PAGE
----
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Purpose

Before every journey, one must prepare. This is where I begin.

Ah sweet Reason, you merciless yet loyal mistress.

In my youth, Reason was the first Big Thing I discovered.  It took me years and years to get a handle on the concept and the myriad implications that followed.  A set of concentric circles of indirect discovery and subtle yet solid truths, it all starts out with a basic idea, usually called the principle of non-contradiction:

Contradictory statements cannot both be true in the same sense at the same time.

To put it more simply, contradiction is falsehood.  Anything that inescapably leads to contradiction is falsehood.

If we claim a box contains only a single apple, we can’t simultaneously claim that it contains also a nectarine.  Those two claims contradict each other, they can’t be both true in the same sense at the same time.

It may seem foolish, but this approach, along with a handful of what I sometimes call “primaries” – starting beliefs or assumptions – can get you quite far.  So far, in fact, to yield the best (the most likely accurate) approach to understanding the cosmos.  Yes, that short idea brings into fruition all of science and math.

Here’s one quick, rough illustration of how someone can leverage such a simple thing into useful, practical results.

Many (if not most) religions are exclusive.  That is, the claims they make are not compatible as written with each other.  For example, the old Norse religion – with Asgard, Odin, Thor, Loki, etc – is very fundamentally different in its “truths” than the old Greek religion – starring Olympus, Zeus, Poseidon, Hermes, etc.  There are similarities, of course, but compare the truths of one with the truths of the other and they simply don’t match up, unless you turn a blind eye, which we will not.

The fact is, the Norse religion could be true.  It’s possible that upon dying you may wake up in Valhalla.  Alternatively, the Greek religion might be the true one – perhaps you might find yourself on the slopes of Mount Olympus after death.  Or it could be some other religion – Christianity, Islam, Judaism, the list goes on and on.  Any of them might be the true one.  Of course, another option might be that none of them are accurate.  It may be that upon death, you die, and you don’t ever wake up anywhere else.

The thing is, while we can talk about the science of the mind, what if anything happens supernaturally after death is not a subject anyone can prove or disprove.  The Greek and Norse religions are as valid now as they were when everyone believed them – and will continue being so.

So that means it’s OK for people to believe whatever they want about what happens after death, since they can’t be proven wrong – after all they might just turn out to be right, yes?

Actually, if you apply Reason, you will see that such a choice is not rational.  This is why:

Whatever the justification someone uses to believe that the Norse religion is really true, it’s the same justification the person following the Greek religion is using.  And yet this justification yields two very different religions that contradict each other.

Therefore the tool that produced such contradictory “truths” is itself invalid, and simply must not be used as justification.

In fact, only the kinds of justifications that do NOT produce contradictory facts are useable, are valid.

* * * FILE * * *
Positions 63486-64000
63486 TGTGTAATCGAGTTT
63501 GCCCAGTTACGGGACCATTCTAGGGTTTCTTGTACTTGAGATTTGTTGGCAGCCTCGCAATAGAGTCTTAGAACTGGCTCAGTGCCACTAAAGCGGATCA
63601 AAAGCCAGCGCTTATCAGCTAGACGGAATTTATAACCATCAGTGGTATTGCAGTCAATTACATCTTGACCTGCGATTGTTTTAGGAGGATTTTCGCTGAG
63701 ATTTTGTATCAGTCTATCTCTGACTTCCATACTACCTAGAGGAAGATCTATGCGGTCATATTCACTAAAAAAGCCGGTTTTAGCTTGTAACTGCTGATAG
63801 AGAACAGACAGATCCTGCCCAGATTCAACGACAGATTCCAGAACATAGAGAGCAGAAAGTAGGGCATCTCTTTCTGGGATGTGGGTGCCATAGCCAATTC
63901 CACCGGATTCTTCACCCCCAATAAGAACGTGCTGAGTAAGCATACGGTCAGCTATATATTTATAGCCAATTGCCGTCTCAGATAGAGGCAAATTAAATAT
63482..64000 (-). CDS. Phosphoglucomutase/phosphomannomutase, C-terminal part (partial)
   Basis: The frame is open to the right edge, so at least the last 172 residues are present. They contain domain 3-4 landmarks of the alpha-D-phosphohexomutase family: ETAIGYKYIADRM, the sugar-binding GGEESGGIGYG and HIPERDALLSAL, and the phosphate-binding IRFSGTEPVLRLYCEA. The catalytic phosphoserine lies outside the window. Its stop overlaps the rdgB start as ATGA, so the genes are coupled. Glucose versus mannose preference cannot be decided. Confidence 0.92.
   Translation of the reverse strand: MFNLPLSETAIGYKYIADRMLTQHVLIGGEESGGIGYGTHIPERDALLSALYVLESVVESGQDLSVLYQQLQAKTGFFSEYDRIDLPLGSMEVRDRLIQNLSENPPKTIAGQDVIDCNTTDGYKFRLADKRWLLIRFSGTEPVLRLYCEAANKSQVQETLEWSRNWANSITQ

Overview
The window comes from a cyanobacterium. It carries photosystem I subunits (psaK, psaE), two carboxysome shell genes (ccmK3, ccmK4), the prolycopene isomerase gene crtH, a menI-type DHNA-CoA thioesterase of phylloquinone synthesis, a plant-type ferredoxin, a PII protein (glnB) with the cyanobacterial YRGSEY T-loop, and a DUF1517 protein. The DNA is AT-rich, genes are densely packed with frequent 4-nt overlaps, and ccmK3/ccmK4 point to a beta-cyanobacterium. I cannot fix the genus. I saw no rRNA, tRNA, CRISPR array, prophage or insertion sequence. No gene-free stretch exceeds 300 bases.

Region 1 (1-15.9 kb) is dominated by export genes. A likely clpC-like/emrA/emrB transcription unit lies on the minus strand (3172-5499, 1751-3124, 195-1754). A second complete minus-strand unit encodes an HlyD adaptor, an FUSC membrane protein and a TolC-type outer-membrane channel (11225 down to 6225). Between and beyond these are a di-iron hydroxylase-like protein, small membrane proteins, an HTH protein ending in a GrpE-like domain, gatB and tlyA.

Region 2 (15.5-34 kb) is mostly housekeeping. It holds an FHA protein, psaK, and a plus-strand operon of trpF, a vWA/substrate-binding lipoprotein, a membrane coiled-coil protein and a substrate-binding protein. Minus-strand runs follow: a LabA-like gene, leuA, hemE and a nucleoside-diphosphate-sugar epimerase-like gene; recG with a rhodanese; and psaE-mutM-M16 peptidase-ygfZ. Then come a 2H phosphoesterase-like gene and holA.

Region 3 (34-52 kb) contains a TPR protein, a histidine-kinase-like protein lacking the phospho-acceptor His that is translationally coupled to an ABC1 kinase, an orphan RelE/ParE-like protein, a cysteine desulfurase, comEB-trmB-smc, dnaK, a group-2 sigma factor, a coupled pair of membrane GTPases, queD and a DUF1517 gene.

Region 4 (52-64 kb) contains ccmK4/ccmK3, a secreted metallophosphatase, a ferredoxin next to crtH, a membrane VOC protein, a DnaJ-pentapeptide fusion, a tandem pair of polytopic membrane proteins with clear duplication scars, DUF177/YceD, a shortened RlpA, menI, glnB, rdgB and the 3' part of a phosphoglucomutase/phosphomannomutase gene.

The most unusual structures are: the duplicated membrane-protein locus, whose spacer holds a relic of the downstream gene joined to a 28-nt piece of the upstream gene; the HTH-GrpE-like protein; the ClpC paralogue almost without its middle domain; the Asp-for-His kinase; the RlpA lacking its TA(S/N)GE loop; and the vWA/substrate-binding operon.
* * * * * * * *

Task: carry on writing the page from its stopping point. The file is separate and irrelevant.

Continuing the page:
And there we have it.  Starting from the abstract principle of non-contradiction, we end up at a practical yardstick for what is a permissible justification for our beliefs and what isn’t.

Of course, that’s just one simple admittedly off-the-cuff example of how to get pragmatic results from Reason.  There are countless more examples: all of science and math result from Reason applied to our observations of the universe.

I will go one step further, and state what most rational people think or feel:

Reason is the ONLY appropriate tool for understanding the objective truths of the universe, for discovering facts and knowledge relating to anything that we can claim exists.  If Reason cannot deliver a truth to us, it is better not to pretend to know such a “truth”.  Or to put another way, sometimes the only rational answer to a question is “We don’t (yet) know.”

Reason alone – and all that is generated by it (like math and science) – is the sole and only arbiter of factual truth.  If asked “Does X exist, is X real?”, Reason is the only valid way to find the answer – and the answer will either be yes, no, or “we don’t know (yet)”.

So when a religion says “the earth sits on the back of a giant turtle” and claims that idea is factually true, the religion has overstepped its bounds onto Reason’s court.  There are still vast spaces for religion and spirituality to expand into: explorations of value, metaphor, purpose, intent, personal evolution, and so on.

But when it comes to factual and objective truth, it has to be justified using the tools of Reason.  It has to be proved.  The only reason to accept any statement as true, ultimately, is because to not do so would be demonstrably irrational – that is, lead to a contradiction.

Now it’s perfectly fine for religions to have metaphors, creation stories of the world to teach and inspire us.  Just so long as no one tries to claim that these stories are factually true.  Even when they claim something small – for example, the existence of a city in the ancient past located at such-and-such a place.  If no proof of this place is found, then it is a story, not a demonstrable fact.  And if proof of this city is found – say archaeological remains – then the proof isn’t the religious writings, it’s the result of the science of archaeology, a branch of science, the daughter of Reason.  We can only come to factual truth through Reason or its descendants.

This is the core life philosophy I have been on a journey discovering and developing for the last few decades – that to know truth you must know Reason – and that if you ignore or subjugate Reason, you no longer have truth.

I thought that was it, that no more was needed.  After all, if Reason is the sole avenue to all truth about the world, about what is and isn’t, about basically everything in the cosmos, than why would anyone need anything more, right?

Actually, no. As it turns out, Reason is sufficient to give us factual truth, objective truth – but understanding this world and how it works is not enough.  It is not enough to answer the question how – we still have the need to understand why.